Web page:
I’m using Protonmail since spring 2017. Previously I uses Outlook, but Microsoft’s policy regarding account security is horrible. I was locked out of my account, because it presumed someone else used my account, which was not the case, then it asked me to input my backup e-mail also on Outlook, which it also thought someone has used it, then it asked me for the backup of the second e-mail, where I had already forgotten it. The options was to tell them account info, like Skype names of users on my friends list and stuff, it never let me in again and I even lost my Steam account because of it.

    Now in Protonmail, I honestly don’t know what this update does, but it has been a great e-mail service and I intend on continuing using it.

  11. toto totti said on July 26, 2018 at 12:34 pm

    Excellent news !

    1. jasray said on July 26, 2018 at 7:33 pm

      Yes, wonderful to hear–ProtonMail and VPN is tops for many reasons.

      Nice article, Martin.

  12. nobody said on July 26, 2018 at 10:03 am

    Nice article, I wander if all the effort is for nothing taking into account this “small’ hardware add-on:

    1. John Fenderson said on July 26, 2018 at 9:00 pm

      A little insider info here — I worked on software that interacts with the ME for a number of years, and while I wouldn’t say I’m an expert, I do have a fair amount of working knowledge of it. The answer is: yes, encrypting your stuff on your own machine is still worthwhile regardless of the presence of ME.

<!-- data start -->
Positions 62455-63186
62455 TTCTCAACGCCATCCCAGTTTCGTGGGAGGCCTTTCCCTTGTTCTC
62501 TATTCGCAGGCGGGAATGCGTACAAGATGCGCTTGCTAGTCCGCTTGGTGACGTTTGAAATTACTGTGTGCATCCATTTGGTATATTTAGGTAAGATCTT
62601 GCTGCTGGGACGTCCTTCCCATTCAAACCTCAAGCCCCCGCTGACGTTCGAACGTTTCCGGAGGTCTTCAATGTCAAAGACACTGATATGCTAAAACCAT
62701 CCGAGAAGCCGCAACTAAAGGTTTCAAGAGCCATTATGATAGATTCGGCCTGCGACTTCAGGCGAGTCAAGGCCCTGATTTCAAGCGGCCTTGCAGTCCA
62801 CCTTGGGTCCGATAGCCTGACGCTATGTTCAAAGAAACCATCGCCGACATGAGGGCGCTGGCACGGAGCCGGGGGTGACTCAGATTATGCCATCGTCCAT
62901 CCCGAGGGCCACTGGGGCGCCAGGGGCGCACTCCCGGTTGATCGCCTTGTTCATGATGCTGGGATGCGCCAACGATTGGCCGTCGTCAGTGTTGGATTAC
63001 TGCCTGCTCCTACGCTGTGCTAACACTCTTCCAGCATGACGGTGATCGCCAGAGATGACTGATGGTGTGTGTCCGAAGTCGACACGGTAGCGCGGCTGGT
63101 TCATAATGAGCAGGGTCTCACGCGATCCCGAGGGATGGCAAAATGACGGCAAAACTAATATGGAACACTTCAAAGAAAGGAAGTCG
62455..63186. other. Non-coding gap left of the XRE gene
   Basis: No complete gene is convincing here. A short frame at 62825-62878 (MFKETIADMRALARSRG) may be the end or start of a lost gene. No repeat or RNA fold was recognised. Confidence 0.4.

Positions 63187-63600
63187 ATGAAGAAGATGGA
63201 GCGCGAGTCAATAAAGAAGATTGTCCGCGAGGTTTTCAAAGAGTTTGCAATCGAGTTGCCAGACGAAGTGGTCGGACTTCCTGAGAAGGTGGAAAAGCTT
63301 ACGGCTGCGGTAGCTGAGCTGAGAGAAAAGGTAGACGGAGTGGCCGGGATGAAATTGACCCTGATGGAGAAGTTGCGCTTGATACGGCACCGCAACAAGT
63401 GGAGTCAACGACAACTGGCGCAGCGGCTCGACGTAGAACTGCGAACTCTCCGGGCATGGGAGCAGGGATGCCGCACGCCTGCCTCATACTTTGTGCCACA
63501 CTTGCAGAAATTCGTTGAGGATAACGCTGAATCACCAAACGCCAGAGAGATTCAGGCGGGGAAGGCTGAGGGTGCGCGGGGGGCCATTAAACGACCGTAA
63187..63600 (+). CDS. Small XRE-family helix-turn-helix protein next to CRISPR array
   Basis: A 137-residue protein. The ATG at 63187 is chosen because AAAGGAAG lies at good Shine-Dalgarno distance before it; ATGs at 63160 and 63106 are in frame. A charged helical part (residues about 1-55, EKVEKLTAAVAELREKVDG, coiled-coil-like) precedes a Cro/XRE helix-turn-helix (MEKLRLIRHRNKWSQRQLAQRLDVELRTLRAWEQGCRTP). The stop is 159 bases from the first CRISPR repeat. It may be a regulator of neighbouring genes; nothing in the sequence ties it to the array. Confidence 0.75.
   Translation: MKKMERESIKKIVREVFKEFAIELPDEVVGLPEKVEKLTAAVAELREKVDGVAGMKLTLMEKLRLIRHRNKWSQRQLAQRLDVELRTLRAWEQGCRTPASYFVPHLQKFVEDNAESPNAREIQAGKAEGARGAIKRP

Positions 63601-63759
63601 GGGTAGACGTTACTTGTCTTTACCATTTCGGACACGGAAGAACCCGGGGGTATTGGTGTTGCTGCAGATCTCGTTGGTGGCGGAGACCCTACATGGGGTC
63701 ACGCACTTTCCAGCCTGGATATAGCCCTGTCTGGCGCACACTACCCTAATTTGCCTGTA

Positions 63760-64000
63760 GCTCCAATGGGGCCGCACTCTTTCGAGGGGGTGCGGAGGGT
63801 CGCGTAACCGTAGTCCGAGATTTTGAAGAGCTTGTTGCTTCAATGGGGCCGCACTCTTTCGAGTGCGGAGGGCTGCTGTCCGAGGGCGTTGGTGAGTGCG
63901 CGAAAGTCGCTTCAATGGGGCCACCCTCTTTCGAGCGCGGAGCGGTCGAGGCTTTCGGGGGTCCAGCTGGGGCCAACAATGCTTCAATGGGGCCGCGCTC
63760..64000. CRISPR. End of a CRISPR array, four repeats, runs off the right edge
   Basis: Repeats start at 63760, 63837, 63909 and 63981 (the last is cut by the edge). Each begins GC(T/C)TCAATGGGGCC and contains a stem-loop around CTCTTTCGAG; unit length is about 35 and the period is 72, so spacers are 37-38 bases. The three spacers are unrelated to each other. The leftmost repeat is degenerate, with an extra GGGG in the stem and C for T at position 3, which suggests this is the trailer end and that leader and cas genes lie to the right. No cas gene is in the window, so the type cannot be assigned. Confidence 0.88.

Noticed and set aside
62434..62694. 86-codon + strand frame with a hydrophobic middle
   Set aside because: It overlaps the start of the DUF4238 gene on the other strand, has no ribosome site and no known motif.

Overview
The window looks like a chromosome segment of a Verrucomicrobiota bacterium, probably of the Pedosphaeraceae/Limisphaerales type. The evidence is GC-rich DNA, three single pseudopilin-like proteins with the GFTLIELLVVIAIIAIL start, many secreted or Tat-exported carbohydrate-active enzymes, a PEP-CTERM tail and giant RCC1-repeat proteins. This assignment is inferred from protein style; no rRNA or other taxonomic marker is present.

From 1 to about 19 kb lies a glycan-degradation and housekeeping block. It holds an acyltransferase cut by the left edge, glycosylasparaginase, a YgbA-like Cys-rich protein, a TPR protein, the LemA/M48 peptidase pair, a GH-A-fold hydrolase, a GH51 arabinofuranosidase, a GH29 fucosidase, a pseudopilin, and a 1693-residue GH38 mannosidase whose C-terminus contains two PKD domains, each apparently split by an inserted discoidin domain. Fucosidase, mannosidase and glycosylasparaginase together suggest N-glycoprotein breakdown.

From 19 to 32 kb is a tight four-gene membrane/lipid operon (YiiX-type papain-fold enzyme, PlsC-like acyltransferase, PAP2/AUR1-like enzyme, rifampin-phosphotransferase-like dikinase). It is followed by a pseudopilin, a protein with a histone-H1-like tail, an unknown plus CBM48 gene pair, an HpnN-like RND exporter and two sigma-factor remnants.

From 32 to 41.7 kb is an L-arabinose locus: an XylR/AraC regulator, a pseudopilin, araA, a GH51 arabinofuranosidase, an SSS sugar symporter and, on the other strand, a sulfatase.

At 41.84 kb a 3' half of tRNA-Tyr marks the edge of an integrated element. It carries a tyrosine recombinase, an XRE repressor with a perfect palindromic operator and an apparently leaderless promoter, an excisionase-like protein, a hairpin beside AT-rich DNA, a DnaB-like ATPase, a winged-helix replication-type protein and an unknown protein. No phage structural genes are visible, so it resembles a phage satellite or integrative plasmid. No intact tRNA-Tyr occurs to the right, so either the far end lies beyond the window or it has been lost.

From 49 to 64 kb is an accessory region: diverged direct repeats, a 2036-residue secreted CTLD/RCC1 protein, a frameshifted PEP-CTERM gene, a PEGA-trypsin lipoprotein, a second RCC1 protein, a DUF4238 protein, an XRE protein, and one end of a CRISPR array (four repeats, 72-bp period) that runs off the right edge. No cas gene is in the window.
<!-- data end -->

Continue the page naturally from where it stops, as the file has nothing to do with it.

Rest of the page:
ME does present some security issues (although they are greatly exaggerated in the tech media), but it’s also possible to block access to the ME by using an external firewall to block access to ports 16992 – 16995.

      1. Clairvaux said on July 27, 2018 at 5:08 am

        What is ME ?

      2. John Fenderson said on July 27, 2018 at 4:32 pm

        The Management Engine. It’s an independent computer that exists in the same die as the Intel processor, and it what the article nobody linked to is talking about.

        The intention is to allow enterprises to be able to do maintenance on computers regardless of the state the computer is in (turned off, missing/inoperable operating system, etc.) The security concerns of this are pretty obvious.

        This hit the news a while back because someone found a security hole that could allow attackers to use it, and Intel denied it was a problem until they just couldn’t deny it anymore. Ironically, I had found the same hole years earlier and screamed my head off to them about it, but was completely ignored.

      3. Hy said on July 27, 2018 at 11:30 am

        Clairvaux said: “What is ME?”

        “Management Engine” from Intel. It’s discussed in the boingboing link above.

        P.S. Thanks for your presence here. I always enjoy reading your comments.